Listen to me when I tell you I could have carried on a foot-long butcher knife through that security line without a single problem, but shampoo and whiskey? Oh hells no.
At this point we had about a half hour before takeoff and even though it's a fairly small airport, I was starting to panic. So I tell the guy to just tell me what to do. He tells me my options are to throw out the whiskey, throw out the toiletries, or check my luggage. He suggests I check my luggage, so I ask him if I can check it at the gate, which they will probably make me do anyway because let's face it, my suitcase is probably too big for the overhead space on a puddle jumper. He tells me no, I have to go back downstairs, but he can fast-track me through security.
After he shows me where to go for the fast track and introduces me to Mr. Fast Track Guy, I run downstairs to check my luggage. The lady tells me the gate is already closed and they can't check it, but she calls someone (the Aer Lingus gods?), and they say it is OK. But she is having trouble printing the fucking label that goes around the handle. I don't know why she couldn't use one of the other dozens of printers, but she tried three fucking times to do this. I ask her if I can go to my gate while she does this, but she says no, I have to stay with my luggage.
At this point, I am in a full-blown panic, in a large part because I knew Jen would be panicking, waiting for me with the rest of my luggage. I should also note that I was sick with a cold at this point in the trip, so by now I'm feverish, shaky, sweaty, and pale, and I was pretty sure I was going to throw up. Finally, she says she can't get it to work, hands my duffel back to me, and tells me I have to chuck the liquids. FINE.
I run back upstairs and bestow my whiskey on Mr. Fast Track guy, who for the life of me I couldn't understand, but I was pretty sure he was telling me he couldn't take it. I was like for shit's sake man, I don't like whiskey either, but throw it out or something, I'm trying to make my flight.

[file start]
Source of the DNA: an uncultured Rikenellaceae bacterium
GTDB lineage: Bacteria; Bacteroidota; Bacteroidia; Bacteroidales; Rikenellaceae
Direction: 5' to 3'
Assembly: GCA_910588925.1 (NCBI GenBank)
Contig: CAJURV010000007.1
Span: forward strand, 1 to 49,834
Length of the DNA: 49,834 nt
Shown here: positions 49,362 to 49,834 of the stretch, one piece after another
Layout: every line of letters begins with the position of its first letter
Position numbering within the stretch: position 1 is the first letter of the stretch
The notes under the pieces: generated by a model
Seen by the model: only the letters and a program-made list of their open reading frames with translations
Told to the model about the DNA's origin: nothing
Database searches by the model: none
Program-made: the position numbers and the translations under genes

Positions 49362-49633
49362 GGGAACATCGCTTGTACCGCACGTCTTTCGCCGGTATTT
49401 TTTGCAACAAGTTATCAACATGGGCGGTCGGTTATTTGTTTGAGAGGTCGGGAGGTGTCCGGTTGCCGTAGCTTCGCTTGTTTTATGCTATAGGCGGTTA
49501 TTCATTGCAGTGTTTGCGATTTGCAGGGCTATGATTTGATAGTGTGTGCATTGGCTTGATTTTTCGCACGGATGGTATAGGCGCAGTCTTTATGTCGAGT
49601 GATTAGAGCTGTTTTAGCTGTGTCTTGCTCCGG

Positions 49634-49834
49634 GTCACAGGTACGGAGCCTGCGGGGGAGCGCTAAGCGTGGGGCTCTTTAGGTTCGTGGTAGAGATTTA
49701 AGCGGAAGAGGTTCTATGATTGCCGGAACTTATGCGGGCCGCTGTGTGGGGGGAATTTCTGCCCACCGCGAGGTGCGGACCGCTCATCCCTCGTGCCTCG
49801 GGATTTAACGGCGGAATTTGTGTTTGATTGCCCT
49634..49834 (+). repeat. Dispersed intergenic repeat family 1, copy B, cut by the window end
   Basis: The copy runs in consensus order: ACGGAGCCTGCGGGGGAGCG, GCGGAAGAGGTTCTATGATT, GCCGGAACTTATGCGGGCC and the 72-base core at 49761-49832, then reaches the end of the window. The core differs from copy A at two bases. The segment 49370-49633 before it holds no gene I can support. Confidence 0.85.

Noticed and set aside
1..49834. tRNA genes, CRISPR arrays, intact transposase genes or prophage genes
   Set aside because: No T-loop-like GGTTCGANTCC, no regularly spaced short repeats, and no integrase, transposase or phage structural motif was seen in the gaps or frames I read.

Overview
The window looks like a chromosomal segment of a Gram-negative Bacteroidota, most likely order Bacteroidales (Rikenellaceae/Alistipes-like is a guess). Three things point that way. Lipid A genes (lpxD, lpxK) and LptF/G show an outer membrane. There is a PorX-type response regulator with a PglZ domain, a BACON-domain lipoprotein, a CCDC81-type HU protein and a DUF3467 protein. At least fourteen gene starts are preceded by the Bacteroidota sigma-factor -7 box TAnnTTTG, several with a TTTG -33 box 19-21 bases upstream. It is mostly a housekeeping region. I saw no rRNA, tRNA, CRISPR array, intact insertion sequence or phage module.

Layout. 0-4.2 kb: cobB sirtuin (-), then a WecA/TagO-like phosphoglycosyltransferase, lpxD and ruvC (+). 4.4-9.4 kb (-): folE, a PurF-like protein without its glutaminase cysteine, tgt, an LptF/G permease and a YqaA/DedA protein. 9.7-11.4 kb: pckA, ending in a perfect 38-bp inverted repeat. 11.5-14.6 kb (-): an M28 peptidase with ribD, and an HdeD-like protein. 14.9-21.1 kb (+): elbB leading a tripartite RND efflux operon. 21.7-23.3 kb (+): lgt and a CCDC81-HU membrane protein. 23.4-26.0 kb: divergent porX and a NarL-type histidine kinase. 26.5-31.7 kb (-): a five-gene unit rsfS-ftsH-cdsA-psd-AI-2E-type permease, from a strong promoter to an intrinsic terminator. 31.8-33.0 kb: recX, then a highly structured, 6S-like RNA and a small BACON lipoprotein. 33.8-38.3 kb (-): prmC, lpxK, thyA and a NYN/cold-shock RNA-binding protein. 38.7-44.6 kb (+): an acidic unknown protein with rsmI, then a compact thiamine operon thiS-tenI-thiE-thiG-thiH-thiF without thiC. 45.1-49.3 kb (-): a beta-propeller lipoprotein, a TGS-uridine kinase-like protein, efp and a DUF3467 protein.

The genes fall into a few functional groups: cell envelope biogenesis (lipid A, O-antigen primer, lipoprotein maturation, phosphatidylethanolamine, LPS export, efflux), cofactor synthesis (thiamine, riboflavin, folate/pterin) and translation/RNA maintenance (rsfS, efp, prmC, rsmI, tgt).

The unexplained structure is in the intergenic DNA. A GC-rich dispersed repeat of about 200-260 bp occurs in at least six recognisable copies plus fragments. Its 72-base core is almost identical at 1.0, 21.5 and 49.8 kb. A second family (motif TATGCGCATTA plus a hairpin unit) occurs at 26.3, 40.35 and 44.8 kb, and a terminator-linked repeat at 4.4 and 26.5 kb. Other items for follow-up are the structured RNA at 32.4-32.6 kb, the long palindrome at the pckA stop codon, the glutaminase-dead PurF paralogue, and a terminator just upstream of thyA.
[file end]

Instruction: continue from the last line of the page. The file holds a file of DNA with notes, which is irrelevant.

I get to the metal detectors and I tell the bemused Scottish teenage-looking security guy that there is liquid in my bag, it's not in a plastic baggie, I hold my hands up and tell him my bracelets are going to set the metal detectors off, but my flight is about to leave. He puts my liquids in a baggie for me, I go through the metal detector and then I got the patdown of a lifetime.
No lie, this woman was ALL up in my grill, and I could not imagine why. I mean, I know I looked shady as fuck, but I had on a thin t-shirt and tight jeans. Not exactly a prime outfit for packing heat, you know? Jen pointed out later that she was probably checking for drugs because I looked...well, strung the fuck out. But if I was her, I wouldn't want to get close to me. I was about to vomit and I was sweating like I had just taken a spin class. But really, it was...well...invasive. I am pretty sure I have blocked parts of it out of my memory.
Finally, I make it through, and at this point I would like to note that I made it through with a bottle of conditioner that was at LEAST 7 ounces, so CLEARLY these liquid rules are arbitrary and no one in their right mind would give a fuck.
So Jen and I haul ass to the gate. I tripped at one point and jacked up my knee, and a lady in a wheelchair was like, "Oh my." We get to the gate, and they haven't even begun boarding because the flight was delayed.
And THEN, nine bottles of whiskey down, one twisted knee, and one decimated rebellious spirit later, the bitch at the gate made me check my suitcase.
Needless to say, lots of drinking in Dublin happened.
Note from Jen: While Staci was downstairs trying to check her luggage, I was unsuccessfully yoga breathing while pacing back and forth with both of our rolling bags topped with pillows and purses at the end of the security lines because there was nowhere for me to stand. I had no idea where she was or if she was coming back. Once I saw her getting groped by security, I booked it to the gate, nearly knocking over several wheelchair-bound elderly people in the process. #TerriblePerson